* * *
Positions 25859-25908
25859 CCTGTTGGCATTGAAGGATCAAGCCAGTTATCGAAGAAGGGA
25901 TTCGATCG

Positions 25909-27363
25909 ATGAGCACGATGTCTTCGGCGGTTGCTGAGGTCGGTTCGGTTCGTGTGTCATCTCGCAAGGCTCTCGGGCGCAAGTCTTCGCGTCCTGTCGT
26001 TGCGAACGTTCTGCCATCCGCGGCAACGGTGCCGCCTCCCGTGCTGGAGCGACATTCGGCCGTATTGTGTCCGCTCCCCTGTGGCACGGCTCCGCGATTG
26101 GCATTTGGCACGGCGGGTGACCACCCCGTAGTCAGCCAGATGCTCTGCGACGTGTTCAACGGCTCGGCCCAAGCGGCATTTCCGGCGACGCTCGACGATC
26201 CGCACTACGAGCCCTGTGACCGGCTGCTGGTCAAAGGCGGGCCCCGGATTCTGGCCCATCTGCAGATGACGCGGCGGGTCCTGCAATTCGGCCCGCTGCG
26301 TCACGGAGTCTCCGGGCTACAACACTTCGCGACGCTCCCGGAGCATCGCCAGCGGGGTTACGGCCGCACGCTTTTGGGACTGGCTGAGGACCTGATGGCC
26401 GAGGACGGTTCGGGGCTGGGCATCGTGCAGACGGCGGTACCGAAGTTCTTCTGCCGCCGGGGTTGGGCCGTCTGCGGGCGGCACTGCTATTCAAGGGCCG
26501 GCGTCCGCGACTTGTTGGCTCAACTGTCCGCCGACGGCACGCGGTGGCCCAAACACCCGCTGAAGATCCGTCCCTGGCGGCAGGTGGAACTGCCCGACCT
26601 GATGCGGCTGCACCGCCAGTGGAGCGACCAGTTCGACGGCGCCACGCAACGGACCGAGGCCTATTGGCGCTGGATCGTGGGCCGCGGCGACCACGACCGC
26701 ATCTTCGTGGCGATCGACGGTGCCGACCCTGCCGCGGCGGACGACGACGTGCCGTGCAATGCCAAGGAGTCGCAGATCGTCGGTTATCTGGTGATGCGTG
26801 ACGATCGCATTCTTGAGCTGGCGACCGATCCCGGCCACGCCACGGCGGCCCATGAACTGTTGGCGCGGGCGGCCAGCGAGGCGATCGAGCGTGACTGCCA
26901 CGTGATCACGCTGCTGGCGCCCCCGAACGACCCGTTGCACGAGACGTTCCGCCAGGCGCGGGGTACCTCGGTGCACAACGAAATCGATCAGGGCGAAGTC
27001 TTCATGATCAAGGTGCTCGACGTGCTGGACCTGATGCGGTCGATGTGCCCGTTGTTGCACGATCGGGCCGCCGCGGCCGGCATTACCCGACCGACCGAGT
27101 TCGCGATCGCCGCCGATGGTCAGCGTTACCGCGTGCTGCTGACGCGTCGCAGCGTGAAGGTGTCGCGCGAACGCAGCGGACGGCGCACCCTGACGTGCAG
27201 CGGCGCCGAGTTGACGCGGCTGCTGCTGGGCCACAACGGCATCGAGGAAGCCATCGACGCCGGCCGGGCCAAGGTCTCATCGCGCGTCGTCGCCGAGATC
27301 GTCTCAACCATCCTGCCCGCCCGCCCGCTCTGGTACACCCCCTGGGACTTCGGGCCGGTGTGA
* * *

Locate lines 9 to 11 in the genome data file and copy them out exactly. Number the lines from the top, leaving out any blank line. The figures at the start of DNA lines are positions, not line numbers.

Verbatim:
26301 TCACGGAGTCTCCGGGCTACAACACTTCGCGACGCTCCCGGAGCATCGCCAGCGGGGTTACGGCCGCACGCTTTTGGGACTGGCTGAGGACCTGATGGCC
26401 GAGGACGGTTCGGGGCTGGGCATCGTGCAGACGGCGGTACCGAAGTTCTTCTGCCGCCGGGGTTGGGCCGTCTGCGGGCGGCACTGCTATTCAAGGGCCG
26501 GCGTCCGCGACTTGTTGGCTCAACTGTCCGCCGACGGCACGCGGTGGCCCAAACACCCGCTGAAGATCCGTCCCTGGCGGCAGGTGGAACTGCCCGACCT